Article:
Honestly, sometimes, I think to myself, “I don’t want to participate in today’s Daily Prompt.” Need not to worry, though, here it is… [Just as a little note, I’m (probably) still typing, but I think I’m done. Just going off the top of my head as usual, nothing special.]
It turns out that your neighbor on the plane/bus/train (or the person sitting at the next table at the coffee shop) is a very, very chatty tourist. Do you try to switch seats, go for a non-committal brief small talk, or make this person your new best friend?
I don’t go to coffee shops much. Actually, I don’t drink coffee at all, so I don’t need it in the mornings. But, it was something different. A place I’d never been, and I was ever-curious to give it a venture. It was only around the block from my house anyway, I thought.
I also thought about the people I’d probably talk to. Perhaps I’d even run into someone I knew there. Now that I’m back, I honestly cannot say if it were a good idea or not.
When I got there, I didn’t want any coffee. I had my mind set on not drinking the stuff anyway and I was very certain about that. The smell of the coffee grinds alone as I opened the door, was strong enough to erase even the memory of the dreams I had the night before. I wasn’t going to need to drink the stuff too.
Inside this new building – well, it wasn’t just new to me, the place actually is new. It’s part of the recent shopping center remodeling and not to my surprise, still looked new on the inside. The checkered black and white floor tiling had no scuffs. In fact, they were so clear, I could almost see my reflection. Maybe the lighting was a bit too dim for that.
Looking past the plastic props of different varieties of caffeinated beverages and ignoring the huge green chalk board riddled with weird words, I could only assume were names for the drinks, I looked for the attention of the person behind the counter.
“Good morning! Which drink would you like to order?”
“Wi-Fi, please,” I replied back to her.
With that, she gave me the sharpest stare. Surely she knew I wasn’t intending to drink the internet. I just may have been the only person to walk into the place without wanting coffee. It wasn’t as if there wasn’t a library directly across the street, but I’d been there before and never here.
“Yes,” she finally said. “Public one, the password is coffee — all lowercase.”
I turned around a proceeded to walk past the tables and chairs towards one of the empty seats at the wall. I even had enough time to pull my computer from my bag and connect to the wifi before someone sat at the opposite end of my table.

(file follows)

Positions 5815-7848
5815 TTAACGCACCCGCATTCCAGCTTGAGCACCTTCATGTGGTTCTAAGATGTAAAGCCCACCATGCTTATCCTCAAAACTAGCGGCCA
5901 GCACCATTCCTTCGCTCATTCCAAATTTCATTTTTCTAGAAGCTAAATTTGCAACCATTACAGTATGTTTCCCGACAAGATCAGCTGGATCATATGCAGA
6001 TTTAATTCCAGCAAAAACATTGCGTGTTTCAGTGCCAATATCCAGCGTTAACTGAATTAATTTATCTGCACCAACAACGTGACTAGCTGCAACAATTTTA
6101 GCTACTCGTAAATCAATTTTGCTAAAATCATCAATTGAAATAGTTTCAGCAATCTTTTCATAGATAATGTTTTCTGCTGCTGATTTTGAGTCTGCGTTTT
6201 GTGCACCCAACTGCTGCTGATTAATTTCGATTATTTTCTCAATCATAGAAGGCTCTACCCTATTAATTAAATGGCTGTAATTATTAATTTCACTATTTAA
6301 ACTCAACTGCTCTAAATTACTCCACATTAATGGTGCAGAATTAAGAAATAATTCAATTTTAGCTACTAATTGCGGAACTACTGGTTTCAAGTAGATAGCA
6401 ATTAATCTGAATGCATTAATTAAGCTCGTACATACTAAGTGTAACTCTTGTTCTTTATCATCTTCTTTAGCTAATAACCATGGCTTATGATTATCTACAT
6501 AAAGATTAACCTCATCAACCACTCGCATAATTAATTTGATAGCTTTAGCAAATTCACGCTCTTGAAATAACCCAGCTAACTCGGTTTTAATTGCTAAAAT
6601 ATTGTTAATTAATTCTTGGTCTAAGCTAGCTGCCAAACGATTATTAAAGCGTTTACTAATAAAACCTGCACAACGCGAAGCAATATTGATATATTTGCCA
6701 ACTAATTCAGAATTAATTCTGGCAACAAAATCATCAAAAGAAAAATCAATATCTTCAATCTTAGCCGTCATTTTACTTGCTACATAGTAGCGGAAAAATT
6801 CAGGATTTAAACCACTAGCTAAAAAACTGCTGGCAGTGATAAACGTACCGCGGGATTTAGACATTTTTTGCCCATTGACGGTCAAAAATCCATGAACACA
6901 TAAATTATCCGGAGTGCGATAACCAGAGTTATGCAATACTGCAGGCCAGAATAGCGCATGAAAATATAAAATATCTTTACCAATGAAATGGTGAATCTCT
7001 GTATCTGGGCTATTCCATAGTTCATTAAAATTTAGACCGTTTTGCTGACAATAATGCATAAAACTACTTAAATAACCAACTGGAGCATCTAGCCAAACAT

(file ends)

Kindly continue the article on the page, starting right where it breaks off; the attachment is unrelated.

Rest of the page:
“Hello, is this seat taken?”
Before saying a word, I looked back at all the tables I walked past. All but one were still empty. At that moment, I thought to myself, if I said yes, it would have been no different than hanging out the library.
“No, it isn’t,” I replied.
“Oh, good! Thank you! All the other window seats are taken,” she said, starting a conversation. “You were the only one without a drink, so I figured I’d ask you first.”
“Is that so?”
“Yeah. So, what, you don’t like the coffee here, or something?” she inquired as she took a small sip.
“No, I just don’t drink it.”
“Well, they have more than just coffee here, you know? You should try something, some of it’s really good!”
Just then, she handed me her small plastic fold-up menu, as mine was still sitting on the table, underneath my laptop. She wasn’t being weird nor annoying, so I felt obligated to take it.
“The ones with regular names are food items,” she added.
As I looked through and saw things like a three-dollar-cookie; a single cookie, I was pretty content with the free Wi-Fi, so I handed it back.
“My name is Alessia, what’s yours?” she continued.
“Walter,” I said.
“Nice to meet you, Walter. I’ve never seen you here before, but I can imagine why. What brings you here instead of the library? It’s just across the street.”
“A change of scenery,” I said, this time not breaking eye contact from my screen.
“Oh, really? Same here! I know what you mean. Well, I’ve only been coming here for the past few weeks myself. But it’s different from where I’m used to.”
“Why’s that?” I asked.
“Never mind. It’s not important. You might think it’s weird.”
“Why’d you bring it up, then?”
“Okay, well,” she began to hesitate, “I’m not from here.”
“I know, you said th-”
“No,” she interrupted, “I mean, I’m from a different planet.”
I looked up from my computer screen. I distinctly remember her eyes being brown, but for no reason at all, they were green. Maybe it was the coffee. Maybe it was her. Maybe it was just this strange place.
“Nice trick, you did there, but I think I’m going to go now.” I said as I closed my computer and packed it away.
“I’m sorry, did I creep you out?”
“Sure did. Go bug someone else.”
I’m all for making new friends as much as anyone else. I wasn’t going to take the time to figure out if she was playing a joke with me, and I really didn’t care, I just hoped that was my last run-in with that person as I walked out of that place. I mean, people go to libraries too. Surely there would be normal people there. I should know, I’ve been there before.
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